19 6 8 Joy Marks Gray writes, “Since retiring from teaching, I’ve kept my hand in education by teaching classes twice a year at a local retirement village and supervising student teachers as a Case Western Reserve University adjunct. My husband Marvin and I were thrilled to have our son Matthew and his family from Bristol, England visit for three weeks this summer. There’s nothing better than having our two sons (Daniel in Columbus, Ohio), their wives, and children together, especially when Grandma spent lots of cuddling and reading time with her two granddaughters, Hattie age 5 months and Lottie age 3 1/2 years.
(L-R) Hattie, Daniel, Joy, Lottie, and Matthew Gray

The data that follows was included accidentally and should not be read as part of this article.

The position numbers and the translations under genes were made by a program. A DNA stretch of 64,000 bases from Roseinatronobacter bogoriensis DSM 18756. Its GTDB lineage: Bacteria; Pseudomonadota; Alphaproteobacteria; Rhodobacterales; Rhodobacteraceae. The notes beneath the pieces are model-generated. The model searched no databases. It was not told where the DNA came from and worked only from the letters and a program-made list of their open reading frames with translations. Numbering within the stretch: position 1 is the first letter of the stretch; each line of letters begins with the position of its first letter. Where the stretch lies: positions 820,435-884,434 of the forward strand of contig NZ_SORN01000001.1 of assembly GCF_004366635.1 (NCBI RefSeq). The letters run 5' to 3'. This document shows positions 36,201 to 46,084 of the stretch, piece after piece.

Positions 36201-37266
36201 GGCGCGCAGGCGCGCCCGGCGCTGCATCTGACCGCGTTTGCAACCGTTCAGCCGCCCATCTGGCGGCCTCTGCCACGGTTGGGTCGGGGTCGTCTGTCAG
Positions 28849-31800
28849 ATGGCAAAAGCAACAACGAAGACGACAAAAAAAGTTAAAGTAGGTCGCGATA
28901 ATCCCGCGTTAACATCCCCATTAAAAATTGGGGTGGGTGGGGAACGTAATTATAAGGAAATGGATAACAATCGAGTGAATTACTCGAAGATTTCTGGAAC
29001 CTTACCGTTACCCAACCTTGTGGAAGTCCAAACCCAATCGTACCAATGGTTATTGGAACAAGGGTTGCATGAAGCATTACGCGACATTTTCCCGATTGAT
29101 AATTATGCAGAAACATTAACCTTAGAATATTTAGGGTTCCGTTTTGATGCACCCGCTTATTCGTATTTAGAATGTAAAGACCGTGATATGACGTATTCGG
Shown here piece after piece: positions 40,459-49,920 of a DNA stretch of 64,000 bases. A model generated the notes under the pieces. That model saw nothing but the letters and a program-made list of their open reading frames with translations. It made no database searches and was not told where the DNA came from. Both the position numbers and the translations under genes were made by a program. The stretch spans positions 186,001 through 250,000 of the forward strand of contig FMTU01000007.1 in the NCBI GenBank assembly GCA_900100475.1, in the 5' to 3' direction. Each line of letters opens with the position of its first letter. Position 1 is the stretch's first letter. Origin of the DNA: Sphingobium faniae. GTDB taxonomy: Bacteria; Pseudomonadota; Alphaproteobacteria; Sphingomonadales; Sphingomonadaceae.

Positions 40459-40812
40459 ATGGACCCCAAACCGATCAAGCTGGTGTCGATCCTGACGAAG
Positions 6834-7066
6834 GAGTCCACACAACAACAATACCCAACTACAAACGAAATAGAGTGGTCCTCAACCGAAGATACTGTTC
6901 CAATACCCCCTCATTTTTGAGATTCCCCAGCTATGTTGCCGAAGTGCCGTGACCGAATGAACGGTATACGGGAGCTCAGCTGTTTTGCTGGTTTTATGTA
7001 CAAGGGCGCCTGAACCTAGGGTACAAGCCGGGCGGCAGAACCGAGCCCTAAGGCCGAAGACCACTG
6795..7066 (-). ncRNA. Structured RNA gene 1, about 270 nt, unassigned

19 6 8 Kathryn ‘Katy’ Rich Sherman and her husband attended Reunion this year in preparation for her 50th Reunion. She looks forward to seeing everyone. Mark your calendars for October 12 & 13, 2018!
(L-R) Fred Sherman, Katy Sherman, Head of School Gary Niels, and Elizabeth Patterson at Reunion 2017
19 7 2 Susan ‘Sue’ Hunter is back in Pittsburgh and had a great time at Reunion!
The Class of 1972 celebrating their 45th Reunion (L-R) Susan ‘Sue’ Hunter, Carol Walkowski, Margery ‘Margie’ Mermelstein Dubner, Carolyn Cramer Sanford, Louise Gillespie Cannon, and Janet Ornitz